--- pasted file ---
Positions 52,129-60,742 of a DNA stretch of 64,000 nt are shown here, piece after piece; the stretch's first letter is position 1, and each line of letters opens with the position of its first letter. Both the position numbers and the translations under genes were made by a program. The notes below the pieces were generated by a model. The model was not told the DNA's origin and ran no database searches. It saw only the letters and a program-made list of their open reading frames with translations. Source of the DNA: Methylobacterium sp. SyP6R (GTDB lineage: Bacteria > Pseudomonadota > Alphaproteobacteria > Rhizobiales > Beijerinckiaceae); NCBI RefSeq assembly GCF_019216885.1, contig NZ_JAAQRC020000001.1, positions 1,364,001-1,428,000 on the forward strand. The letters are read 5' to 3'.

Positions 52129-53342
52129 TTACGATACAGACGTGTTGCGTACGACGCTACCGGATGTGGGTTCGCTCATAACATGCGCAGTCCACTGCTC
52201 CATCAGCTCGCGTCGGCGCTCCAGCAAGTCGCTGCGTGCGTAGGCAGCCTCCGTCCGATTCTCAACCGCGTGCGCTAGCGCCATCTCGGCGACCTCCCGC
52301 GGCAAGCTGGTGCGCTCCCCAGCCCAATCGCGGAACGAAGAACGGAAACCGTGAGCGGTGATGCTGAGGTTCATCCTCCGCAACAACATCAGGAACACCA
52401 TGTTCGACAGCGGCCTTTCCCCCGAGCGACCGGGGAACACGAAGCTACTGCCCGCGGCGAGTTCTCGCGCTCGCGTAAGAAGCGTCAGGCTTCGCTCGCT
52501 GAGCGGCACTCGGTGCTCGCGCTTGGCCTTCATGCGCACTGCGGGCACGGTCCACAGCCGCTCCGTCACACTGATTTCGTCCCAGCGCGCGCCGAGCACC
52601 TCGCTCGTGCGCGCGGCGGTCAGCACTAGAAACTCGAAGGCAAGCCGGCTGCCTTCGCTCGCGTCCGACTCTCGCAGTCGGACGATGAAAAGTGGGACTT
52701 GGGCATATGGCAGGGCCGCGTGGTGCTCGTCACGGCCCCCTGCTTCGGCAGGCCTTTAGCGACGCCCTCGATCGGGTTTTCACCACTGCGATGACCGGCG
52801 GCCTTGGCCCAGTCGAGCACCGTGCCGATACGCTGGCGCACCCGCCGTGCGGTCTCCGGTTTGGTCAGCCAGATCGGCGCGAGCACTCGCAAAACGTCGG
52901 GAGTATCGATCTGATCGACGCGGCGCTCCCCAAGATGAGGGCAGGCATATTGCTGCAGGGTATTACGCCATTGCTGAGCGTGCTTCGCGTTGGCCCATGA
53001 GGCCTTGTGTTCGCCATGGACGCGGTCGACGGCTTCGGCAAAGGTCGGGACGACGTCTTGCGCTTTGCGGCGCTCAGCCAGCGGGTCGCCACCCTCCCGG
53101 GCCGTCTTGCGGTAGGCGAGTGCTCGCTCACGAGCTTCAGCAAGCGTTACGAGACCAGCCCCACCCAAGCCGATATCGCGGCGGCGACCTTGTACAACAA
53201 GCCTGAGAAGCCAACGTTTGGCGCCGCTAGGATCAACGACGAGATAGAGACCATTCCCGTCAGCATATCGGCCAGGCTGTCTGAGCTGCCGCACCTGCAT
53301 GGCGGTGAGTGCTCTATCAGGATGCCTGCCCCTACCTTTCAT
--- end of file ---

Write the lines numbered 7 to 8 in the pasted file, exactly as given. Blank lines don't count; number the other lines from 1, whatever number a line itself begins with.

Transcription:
52501 GAGCGGCACTCGGTGCTCGCGCTTGGCCTTCATGCGCACTGCGGGCACGGTCCACAGCCGCTCCGTCACACTGATTTCGTCCCAGCGCGCGCCGAGCACC
52601 TCGCTCGTGCGCGCGGCGGTCAGCACTAGAAACTCGAAGGCAAGCCGGCTGCCTTCGCTCGCGTCCGACTCTCGCAGTCGGACGATGAAAAGTGGGACTT